My whole life, Union Square has been the city’s center of department stores, hotels, and luxury brand outlets, so it’s strange to look at old photos and see a time when it was a neighborhood of churches, synagogues, and… a Norman castle?
From 1864 to 1893, an odd redoubt facing Union Square on Post Street was the headquarters for one of several militia companies in San Francisco. Despite its menacing castellated facade, it was barely bigger than a modern city home and looked like a chess piece beside Trinity Church next door and Temple Emanu-El a block behind it on Sutter Street. Today, the Tiffany & Co building stands on the site.
Built in 1864 and known as the National Guard Armory, the building was the home of a volunteer private militia, one of many formed in San Francisco before the state and federal government formalized and professionalized what we know today as the Army National Guard.
The local “Nationals” formed out of a volunteer fire company on Jackson Street in 1850s. They paid for their own uniforms and spent a lot of time drilling, marching in parades, and playing poker in their headquarters.
While ostensibly serving as a reserve unit of the California State Militia, the independence of these groups of men who had day jobs—some were leading merchants and holders of political power—meant they couldn’t always be counted upon by the government.
When vigilantes took over the city in 1856, the guard was directed by the governor to assist in putting down the insurrection. The Nationals, seeing how the wind was blowing and overwhelmingly on the side of the Vigilance Committee, prudently and officially dissolved.
But the Civil War made patriots of many men and gave the dozens of local units a boost in numbers, money, and support. The reformed Nationals purchased a lot on Post Street and raised the money to construct what was thought to be the first solely dedicated headquarters for a San Francisco militia. The building cornerstone was laid on October 8, 1864 and the new armory opened for public inspection the day after Christmas.
The lot and building cost the Nationals close to $11,000 (about $419,000 in 2023 dollars). Members of the company entered through the octagonal corner tower, which held the dressing rooms, stairs, and washrooms. The rest of the building had militia offices, a 20-foot square committee room (with gun racks), and a 23 x 71-foot open drill room with a 14-foot-high ceiling. The Nationals used the upper level and rented out the ground floor to other companies, political rallies, spiritualist meetings, and weddings.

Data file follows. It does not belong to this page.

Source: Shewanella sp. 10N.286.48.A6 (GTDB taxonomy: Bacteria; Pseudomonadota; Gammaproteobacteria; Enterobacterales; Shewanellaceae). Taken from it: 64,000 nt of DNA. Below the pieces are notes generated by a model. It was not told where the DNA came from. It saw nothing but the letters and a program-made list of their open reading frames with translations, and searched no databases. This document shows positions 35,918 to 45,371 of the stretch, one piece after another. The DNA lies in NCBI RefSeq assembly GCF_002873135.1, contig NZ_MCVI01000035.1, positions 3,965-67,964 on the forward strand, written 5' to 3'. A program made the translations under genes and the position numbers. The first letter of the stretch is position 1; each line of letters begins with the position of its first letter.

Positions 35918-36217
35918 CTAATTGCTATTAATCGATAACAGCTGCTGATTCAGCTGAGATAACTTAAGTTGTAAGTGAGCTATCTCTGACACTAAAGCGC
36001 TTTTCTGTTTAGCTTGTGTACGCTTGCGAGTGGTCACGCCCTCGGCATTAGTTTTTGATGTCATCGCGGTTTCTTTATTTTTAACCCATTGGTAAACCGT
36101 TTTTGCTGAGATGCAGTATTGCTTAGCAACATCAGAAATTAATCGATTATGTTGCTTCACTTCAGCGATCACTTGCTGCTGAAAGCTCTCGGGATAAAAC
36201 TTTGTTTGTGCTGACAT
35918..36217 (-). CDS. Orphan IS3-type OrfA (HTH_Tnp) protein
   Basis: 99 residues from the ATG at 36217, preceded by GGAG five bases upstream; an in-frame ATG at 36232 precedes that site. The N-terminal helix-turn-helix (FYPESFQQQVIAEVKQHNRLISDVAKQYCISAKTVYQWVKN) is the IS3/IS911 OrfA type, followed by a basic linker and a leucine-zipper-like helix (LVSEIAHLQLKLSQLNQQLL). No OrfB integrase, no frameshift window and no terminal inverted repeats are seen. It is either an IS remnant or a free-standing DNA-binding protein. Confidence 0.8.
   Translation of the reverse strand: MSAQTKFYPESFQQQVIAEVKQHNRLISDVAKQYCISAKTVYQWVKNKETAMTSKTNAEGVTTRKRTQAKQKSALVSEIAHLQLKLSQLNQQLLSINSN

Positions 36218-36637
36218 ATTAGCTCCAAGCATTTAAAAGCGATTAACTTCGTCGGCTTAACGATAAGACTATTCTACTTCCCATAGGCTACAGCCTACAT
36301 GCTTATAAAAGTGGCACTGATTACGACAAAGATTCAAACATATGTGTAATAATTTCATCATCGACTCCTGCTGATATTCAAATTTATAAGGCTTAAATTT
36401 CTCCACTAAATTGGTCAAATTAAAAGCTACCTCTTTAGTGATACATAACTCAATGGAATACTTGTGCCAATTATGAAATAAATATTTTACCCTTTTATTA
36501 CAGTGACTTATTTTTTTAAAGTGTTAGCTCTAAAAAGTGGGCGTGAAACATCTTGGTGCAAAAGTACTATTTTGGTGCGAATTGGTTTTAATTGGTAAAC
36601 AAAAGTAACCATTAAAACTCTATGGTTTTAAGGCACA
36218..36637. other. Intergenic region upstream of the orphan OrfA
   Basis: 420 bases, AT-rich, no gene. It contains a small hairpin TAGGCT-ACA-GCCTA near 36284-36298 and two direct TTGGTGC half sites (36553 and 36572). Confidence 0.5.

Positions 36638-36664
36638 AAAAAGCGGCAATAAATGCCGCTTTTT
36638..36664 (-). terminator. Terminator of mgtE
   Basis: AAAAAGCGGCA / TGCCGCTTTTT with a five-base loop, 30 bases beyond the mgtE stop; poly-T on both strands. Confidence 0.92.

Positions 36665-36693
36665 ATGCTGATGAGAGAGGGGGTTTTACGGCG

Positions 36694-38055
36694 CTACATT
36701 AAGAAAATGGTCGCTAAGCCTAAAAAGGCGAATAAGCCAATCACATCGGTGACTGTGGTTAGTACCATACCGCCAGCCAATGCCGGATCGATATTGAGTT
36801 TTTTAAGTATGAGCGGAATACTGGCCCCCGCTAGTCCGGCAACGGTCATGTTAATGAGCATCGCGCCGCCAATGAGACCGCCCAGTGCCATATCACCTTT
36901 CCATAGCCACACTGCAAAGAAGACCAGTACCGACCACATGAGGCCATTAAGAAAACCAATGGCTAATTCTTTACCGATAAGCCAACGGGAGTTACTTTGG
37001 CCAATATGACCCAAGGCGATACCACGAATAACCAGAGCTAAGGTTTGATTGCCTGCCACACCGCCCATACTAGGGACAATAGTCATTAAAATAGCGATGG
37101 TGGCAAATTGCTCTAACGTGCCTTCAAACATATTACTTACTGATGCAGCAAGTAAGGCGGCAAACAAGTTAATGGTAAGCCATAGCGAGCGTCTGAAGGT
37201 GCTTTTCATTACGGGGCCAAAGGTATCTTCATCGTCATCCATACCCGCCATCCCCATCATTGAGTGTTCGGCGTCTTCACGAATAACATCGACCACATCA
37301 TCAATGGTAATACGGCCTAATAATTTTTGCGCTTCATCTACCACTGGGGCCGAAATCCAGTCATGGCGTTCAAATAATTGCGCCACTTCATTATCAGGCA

For all their drilling and target practice, the Nationals themselves didn't see much action outside of parades. They were called to Amador County for a miner's strike in 1871. Denis Kearney’s vitriolic anti-Chinese rallies in 1877 put all the city's volunteer militias on alert, mostly to guard their own armories and protect their guns from getting snatched by the workingmen.
By the 1890s, the state of California had imposed control over many of the independent militias and the Nationals officially became Company C and G of the First Regiment of the National Guard of California. But with so many local men of power as alumni, the Nationals still exerted a great deal of independence and built themselves a bigger armory on the 800 block of Ellis Street in 1893.
The Ellis Street building also had the look of a castle. Inside was a rifle range and space for drills, but the building served more as a social club and event-rental facility, complete with a bowling alley, smoking rooms, and ladies’ reception parlors.
At the Ellis armory dedication, the colonel of the First Regiment was treated more as a guest than as the companies’ regimental commander. It wasn’t until Congress passed the Militia Act of 1903 that the formerly independent companies were truly brought in line as part of the California Army National Guard.
The old battlements of the Union Square armory on Post Street were quickly torn down after the Ellis Street building opened in 1893. A two-story structure used by a porcelain retailer and later an investment company occupied the site until April 1906, when it and the new Ellis Street armory burned to the ground in the fires following the great San Francisco earthquake.
The 1906 disaster was a time when the National Guard units were really needed. They performed to what kindly historians might call mixed reviews.
In 1914, a massive new National Guard armory was constructed in the Mission District for the Bay Area divisions, regiments, and corps of the California National Guard.
While professionalism and competent training for its occupants certainly was of a higher level, the latest castle also hosted dances, prize fights, and certainly a few poker games before it was decommissioned in 1979.
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“National Guard Armory,” Daily Alta California, October 8, 1864, pg. 1.
“Hoisting,” Daily Alta California, November 24, 1864, pg. 1.
“The New National Guard Armory,” Daily Alta California, December 7, 1864, pg. 1.
“National Guard Armory Inauguration,” Daly Alta California, December 26, 1864, pg. 1.
“A New Landmark,” The Morning Call, February 23, 1893, pg. 3.
“Moved at Last,” The Morning Call, June 27, 1893, pg. 8.
California State Military History and Museums Program website, accessed February 11, 2023: https://www.militarymuseum.org/NationalGuardSF.html